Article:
The names “Paul” and “Barnabas” seemed to go hand in hand during the early years of Christianity. It was Barnabas who took time to find out about Saul, the former persecutor of Christians, when he was trying to join the Christians in Jerusalem (Acts 9:26-27). Later, when he saw such a great opportunity in Antioch, he went to Tarsus to find Saul.
For the next year they worked together and “taught a significant number of people” (Acts 11:26 NET). They became part of the group of “prophets and teachers in the church at Antioch” (Acts 13:1). The Holy Spirit told this group to “Set apart for me Barnabas and Saul for the work to which I have called them” (Acts 13:2). Barnabas and Saul sailed to Cyprus and later went into the Roman province of Asia proclaiming the good news of Jesus, before returning to Antioch.
When we first see the list of names in Acts 13, Barnabas is listed first while Saul is listed last. I don’t know if there is any significance in this order, but it is interesting that even in verse 4 it is “Barnabas and Saul.” It would seem that Barnabas was recognised as the leader of the two – after all, he had been a Christian longer. But while on Cyprus Saul began to use his Greek name, Paul, and he began to take the leading role – and they became known as “Paul and Barnabas” (see verse 42 and throughout the next few chapters). This does not seem to have bothered Barnabas.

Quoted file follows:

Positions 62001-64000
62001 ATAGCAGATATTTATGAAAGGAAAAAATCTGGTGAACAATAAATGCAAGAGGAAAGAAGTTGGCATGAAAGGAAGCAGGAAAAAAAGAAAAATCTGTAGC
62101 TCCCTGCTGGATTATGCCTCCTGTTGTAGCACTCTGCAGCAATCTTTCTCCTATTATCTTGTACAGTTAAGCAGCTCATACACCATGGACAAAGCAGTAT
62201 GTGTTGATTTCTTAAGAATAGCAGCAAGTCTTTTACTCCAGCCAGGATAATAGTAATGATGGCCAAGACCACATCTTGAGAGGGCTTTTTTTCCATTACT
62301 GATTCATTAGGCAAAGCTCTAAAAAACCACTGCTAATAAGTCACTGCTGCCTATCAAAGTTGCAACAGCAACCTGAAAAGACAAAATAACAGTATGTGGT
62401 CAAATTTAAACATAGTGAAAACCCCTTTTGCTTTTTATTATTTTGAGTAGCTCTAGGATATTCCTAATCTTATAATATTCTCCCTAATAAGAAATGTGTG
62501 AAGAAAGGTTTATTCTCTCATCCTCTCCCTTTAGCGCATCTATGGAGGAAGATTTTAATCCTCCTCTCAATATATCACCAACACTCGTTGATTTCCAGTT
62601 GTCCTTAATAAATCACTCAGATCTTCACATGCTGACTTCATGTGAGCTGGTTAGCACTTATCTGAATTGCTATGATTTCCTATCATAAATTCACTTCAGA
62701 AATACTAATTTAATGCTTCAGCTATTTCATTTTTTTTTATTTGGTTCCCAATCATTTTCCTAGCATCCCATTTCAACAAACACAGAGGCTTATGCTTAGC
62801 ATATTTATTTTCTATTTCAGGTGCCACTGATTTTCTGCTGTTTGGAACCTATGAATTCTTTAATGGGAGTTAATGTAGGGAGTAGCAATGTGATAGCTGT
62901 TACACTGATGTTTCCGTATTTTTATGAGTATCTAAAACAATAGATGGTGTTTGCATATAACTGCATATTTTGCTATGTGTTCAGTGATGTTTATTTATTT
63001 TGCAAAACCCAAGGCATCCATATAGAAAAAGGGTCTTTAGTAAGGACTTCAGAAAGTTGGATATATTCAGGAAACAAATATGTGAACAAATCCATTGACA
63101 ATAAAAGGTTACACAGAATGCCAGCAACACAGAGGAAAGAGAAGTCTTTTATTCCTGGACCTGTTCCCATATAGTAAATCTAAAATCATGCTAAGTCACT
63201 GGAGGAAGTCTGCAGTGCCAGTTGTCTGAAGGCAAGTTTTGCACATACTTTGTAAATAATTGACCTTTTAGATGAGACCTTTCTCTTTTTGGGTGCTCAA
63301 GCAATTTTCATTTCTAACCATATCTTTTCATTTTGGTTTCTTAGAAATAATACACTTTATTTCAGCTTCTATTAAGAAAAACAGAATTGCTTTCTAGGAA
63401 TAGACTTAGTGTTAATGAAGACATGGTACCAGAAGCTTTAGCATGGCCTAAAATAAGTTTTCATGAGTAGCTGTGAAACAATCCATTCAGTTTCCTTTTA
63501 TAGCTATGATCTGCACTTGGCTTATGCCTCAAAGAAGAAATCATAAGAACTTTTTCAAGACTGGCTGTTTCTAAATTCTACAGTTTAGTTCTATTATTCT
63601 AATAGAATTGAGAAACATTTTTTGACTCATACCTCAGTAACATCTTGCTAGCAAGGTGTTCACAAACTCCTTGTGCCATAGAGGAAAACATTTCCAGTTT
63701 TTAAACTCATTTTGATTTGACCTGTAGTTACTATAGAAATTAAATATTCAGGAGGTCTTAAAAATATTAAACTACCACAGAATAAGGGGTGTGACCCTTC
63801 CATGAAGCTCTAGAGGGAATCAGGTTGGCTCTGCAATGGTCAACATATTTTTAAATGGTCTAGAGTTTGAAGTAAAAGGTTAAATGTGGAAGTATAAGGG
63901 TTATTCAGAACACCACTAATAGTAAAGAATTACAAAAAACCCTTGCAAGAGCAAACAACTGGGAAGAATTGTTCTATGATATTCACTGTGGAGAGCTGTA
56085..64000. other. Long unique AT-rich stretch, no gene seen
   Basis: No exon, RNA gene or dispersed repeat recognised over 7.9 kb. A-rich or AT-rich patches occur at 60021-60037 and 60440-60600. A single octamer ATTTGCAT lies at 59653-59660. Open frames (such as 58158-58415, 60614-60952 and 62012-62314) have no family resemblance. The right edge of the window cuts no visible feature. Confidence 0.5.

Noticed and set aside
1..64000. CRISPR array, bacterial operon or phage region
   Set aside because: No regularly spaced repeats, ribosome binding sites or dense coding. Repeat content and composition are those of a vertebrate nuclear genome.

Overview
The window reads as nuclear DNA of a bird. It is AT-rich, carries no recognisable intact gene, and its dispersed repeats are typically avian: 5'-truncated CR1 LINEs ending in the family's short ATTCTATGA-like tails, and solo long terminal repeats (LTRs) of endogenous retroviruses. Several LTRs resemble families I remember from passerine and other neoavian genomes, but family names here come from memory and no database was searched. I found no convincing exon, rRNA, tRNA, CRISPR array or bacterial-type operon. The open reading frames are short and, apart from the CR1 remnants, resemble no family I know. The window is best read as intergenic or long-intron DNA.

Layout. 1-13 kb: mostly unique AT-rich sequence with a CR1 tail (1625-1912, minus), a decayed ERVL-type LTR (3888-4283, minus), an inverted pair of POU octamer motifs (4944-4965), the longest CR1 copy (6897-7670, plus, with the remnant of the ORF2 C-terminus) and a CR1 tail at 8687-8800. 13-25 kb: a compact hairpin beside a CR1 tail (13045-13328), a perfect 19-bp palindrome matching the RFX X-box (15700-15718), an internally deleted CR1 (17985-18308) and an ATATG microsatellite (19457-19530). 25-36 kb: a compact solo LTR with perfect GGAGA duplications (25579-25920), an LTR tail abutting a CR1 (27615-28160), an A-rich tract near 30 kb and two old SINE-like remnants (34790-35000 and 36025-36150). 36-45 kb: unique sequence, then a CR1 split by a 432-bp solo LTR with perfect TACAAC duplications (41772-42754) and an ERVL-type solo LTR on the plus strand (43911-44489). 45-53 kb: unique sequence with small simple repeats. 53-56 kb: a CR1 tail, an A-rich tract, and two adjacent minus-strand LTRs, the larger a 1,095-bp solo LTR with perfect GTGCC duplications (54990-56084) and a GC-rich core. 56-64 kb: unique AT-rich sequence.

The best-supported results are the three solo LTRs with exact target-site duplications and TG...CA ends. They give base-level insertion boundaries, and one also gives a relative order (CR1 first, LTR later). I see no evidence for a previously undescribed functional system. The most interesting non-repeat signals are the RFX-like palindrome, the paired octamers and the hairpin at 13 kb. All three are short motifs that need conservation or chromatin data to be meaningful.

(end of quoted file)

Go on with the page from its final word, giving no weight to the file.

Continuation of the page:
Several years later, Paul proposed that he and Barnabas return to visit those who became Christians during their first trip. Barnabas suggested that they bring his cousin John Mark with them. Paul disagreed – John had left them about half way through the first trip and returned to Jerusalem. These two great Christian men and leaders experienced conflict – Luke recorded it in the text as a “sharp disagreement” (Acts 15:39). This was so sharp that they ended up breaking up their working partnership.
Sometimes we think that Christians should never have conflict. The problem is not having conflict – wherever we find people we find conflict. Conflict itself is not sin.
Notice how Paul and Barnabas resolved their disagreement. Rather than having one team setting out to declare God’s word, they formed two teams: Barnabas took John Mark and sailed to Cyprus (if you remember, this was where Barnabas was from).
Paul chose a new coworker, Silas, and set out overland into the Roman province of Asia. It might be significant that Paul was “commended to the grace of the Lord by the brothers and sisters,” while this is not said of Barnabas. It would seem that he did not receive the send-off that Paul did.
Why did Barnabas stand up for John Mark? I would suggest that he saw something in this young man that Paul at that time did not see. Perhaps this was because they were related (Colossians 4:10). It would seem that Barnabas was able to cultivate the good he saw in his cousin to the point that later Paul would write to Timothy: “Pick up Mark and bring him with you, for he is useful to me for service” (2 Timothy 4:11 NASB). Barnabas truly lived up to his nick-name, which means “son of encouragement.”
We need more Christians like Barnabas – encouraging those who are struggling, willing to help those who are weak, and not caring that he lost the favour and blessing of people for a time. He knew what was right to do, and he did it.
Readings for next week
15 September – Acts 16
16 September – Acts 17
17 September – Acts 18
18 September – Acts 19
19 September – Acts 20